Good for shell scripts, etc.

      -v   Verbose mode (lots of output)
           rpl will list the name of each file and directory, and the line
           numbers that contain matches.

      -R   Search directories recursively
           rpl will scan every file and every directory recursively. Without
           this option directories will be skipped.

      -x   Specify file suffixes to search. (e.g. ".html", ".c", etc.) May
           be used multiple times. See above for details.

      -p   Prompt for each file
           rpl will prompt you before scanning each file. If you respond 'N'
           or 'n' rpl will skip that file and move on to the next file. The
           default action if you press enter is to process the file.

      -s   Simulation mode
           rpl will scan all of the files and list the names of files that
           it would modify if a replace operation was executed. If you turn
           on the verbose (-v) option as well rpl will list the line numbers
           where the string is matched.

      -e   Honor Escapes
           rpl will honor escape sequences in old_string and "e(carriage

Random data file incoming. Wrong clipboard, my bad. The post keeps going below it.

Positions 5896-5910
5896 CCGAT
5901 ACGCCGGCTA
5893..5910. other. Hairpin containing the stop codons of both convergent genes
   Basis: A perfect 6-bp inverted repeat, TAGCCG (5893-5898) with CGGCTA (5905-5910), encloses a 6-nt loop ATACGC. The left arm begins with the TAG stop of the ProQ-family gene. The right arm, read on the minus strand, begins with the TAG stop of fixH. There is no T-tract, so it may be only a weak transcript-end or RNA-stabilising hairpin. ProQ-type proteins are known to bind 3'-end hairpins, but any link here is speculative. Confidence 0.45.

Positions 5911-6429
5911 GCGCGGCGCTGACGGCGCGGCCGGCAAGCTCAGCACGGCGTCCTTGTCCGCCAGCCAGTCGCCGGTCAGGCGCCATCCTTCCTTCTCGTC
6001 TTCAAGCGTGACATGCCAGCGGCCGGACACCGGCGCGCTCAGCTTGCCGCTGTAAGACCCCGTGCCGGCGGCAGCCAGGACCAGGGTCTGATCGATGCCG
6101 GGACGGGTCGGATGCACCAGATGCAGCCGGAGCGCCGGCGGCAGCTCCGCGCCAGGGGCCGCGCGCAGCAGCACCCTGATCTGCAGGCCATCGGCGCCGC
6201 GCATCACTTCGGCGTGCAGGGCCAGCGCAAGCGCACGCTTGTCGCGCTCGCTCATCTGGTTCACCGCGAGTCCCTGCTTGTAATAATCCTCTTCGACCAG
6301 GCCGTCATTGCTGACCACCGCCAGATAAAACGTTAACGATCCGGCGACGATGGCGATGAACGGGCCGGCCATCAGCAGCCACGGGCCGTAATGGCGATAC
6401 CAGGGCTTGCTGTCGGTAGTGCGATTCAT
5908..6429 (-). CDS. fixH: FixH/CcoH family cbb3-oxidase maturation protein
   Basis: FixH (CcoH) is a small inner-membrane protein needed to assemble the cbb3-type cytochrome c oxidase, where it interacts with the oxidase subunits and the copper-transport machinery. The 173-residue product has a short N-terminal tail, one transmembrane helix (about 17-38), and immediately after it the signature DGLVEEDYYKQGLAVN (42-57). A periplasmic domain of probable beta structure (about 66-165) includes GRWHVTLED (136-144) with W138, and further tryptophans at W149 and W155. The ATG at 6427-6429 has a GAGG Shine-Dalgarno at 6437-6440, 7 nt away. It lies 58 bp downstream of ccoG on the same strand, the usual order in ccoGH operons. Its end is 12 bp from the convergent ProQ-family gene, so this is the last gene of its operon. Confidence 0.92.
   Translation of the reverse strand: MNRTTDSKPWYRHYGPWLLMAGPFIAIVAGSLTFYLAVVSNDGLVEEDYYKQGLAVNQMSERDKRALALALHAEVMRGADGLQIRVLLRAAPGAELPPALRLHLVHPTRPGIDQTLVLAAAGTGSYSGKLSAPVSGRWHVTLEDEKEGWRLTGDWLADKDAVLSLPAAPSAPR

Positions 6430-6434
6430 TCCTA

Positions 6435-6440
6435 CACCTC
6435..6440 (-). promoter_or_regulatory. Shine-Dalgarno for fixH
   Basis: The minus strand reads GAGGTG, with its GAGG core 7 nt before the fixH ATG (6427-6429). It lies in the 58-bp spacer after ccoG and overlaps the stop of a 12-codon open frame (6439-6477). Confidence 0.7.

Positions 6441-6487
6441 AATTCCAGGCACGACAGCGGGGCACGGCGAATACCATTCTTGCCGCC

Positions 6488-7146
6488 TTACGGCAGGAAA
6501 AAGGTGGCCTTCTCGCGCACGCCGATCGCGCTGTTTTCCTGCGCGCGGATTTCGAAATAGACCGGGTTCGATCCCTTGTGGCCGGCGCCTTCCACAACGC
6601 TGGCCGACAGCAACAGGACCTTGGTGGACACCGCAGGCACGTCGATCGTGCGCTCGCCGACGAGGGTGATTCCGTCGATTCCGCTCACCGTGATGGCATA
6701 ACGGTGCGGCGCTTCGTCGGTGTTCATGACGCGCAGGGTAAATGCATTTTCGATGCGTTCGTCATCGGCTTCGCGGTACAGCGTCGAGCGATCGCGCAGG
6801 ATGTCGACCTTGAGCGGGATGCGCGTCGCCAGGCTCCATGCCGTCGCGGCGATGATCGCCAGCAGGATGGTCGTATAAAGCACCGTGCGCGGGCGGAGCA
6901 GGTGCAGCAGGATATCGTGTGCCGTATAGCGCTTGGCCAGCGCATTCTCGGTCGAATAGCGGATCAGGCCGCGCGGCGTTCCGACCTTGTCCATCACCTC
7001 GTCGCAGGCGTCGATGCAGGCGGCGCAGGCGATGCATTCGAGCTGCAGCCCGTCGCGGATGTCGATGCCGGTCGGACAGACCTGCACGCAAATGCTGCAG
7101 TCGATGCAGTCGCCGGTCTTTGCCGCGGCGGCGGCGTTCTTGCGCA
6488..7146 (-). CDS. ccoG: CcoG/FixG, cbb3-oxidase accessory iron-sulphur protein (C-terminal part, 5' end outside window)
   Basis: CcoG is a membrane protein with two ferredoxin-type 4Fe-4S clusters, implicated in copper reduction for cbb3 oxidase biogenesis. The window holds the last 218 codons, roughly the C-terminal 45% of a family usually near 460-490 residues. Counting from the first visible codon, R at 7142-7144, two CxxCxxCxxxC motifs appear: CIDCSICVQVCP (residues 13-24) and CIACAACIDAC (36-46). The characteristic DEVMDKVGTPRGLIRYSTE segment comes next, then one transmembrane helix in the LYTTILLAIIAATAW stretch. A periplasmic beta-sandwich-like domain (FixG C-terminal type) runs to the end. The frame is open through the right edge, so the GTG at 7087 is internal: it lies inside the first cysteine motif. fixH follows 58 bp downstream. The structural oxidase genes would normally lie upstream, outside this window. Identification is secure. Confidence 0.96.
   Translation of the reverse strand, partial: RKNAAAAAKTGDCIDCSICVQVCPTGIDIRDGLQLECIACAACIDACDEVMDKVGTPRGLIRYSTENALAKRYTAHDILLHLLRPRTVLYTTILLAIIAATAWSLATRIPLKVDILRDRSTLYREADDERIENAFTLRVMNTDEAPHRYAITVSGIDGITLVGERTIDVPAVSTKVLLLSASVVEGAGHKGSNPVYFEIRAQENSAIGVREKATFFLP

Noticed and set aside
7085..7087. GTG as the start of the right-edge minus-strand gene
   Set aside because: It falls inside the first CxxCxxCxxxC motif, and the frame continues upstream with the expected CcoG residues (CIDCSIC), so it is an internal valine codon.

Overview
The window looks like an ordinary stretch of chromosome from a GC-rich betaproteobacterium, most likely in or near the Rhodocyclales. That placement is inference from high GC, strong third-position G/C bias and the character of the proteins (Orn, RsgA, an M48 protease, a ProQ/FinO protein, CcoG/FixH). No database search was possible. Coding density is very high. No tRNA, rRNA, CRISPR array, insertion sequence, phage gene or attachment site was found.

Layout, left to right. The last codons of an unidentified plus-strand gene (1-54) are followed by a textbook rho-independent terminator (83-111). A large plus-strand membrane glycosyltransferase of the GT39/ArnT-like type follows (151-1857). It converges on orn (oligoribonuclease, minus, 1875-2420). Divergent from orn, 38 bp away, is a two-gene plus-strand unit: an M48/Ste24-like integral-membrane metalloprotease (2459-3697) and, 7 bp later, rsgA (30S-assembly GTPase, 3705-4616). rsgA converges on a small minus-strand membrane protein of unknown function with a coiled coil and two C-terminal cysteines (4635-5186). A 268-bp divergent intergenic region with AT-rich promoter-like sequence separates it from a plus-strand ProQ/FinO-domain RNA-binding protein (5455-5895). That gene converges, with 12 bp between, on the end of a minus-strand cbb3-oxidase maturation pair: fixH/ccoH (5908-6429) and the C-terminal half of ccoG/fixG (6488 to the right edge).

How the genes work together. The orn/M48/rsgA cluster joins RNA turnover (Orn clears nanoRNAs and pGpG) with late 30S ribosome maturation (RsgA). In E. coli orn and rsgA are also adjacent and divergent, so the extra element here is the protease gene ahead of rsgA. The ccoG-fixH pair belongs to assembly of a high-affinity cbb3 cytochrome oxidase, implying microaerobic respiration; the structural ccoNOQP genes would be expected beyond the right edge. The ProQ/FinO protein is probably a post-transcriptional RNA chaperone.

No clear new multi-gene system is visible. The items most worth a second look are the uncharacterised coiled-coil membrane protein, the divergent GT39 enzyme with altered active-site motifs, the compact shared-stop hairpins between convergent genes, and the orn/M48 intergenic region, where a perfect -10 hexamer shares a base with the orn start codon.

return)darecprocessed,aas"wellaas,any octalior)hexidecimal ASCII
           codes. Octal ASCII codes start with a '' and are comprised of
           three digits [0-7] (e.g. ' 15'). Hexidecimal ASCII codes start
           with ' x' followed by two characters [0-f] (e.g. ' x0d'). The 'x'
           and the [a-f] may be upper or lowercase. When you use this switch
           you must escape all backslash ('') characters with another
           backslash (e.g. '\').

      -f   Force mode
           rpl will overwrite files even if the owner, group, or permissions
           of the new file will not match the original. Obviously, rpl
           cannot overwrite files if the user does not have write

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 rpl(1)                    LAFFEY Computer Imaging                    rpl(1)
                                July 22, 2002

      -d   Don't change modification times
           rpl will process files, but keep their original modification

      -t   Use $TMPDIR for temporary files
           Causes rpl to write temporary files to the directory specified by
           the environment variable $TMPDIR instead of writing the temp
           files to the original file dir. (See note above about symlink
           attacks and temp files.)

      -L   Display the software license
           This displays the software license that you agree to by using

      -h   Display a brief summary of options

      Report bugs to

      Grep pattern matching.

      An option to backup the original file.

      If you would like to see this or other enhancements send e-mail to

      Original code:
           Joe Laffey <>

      Other contributors include:
           Devrim Erdem <>
           Many thanks to the beta testers who sent in valuable feedback!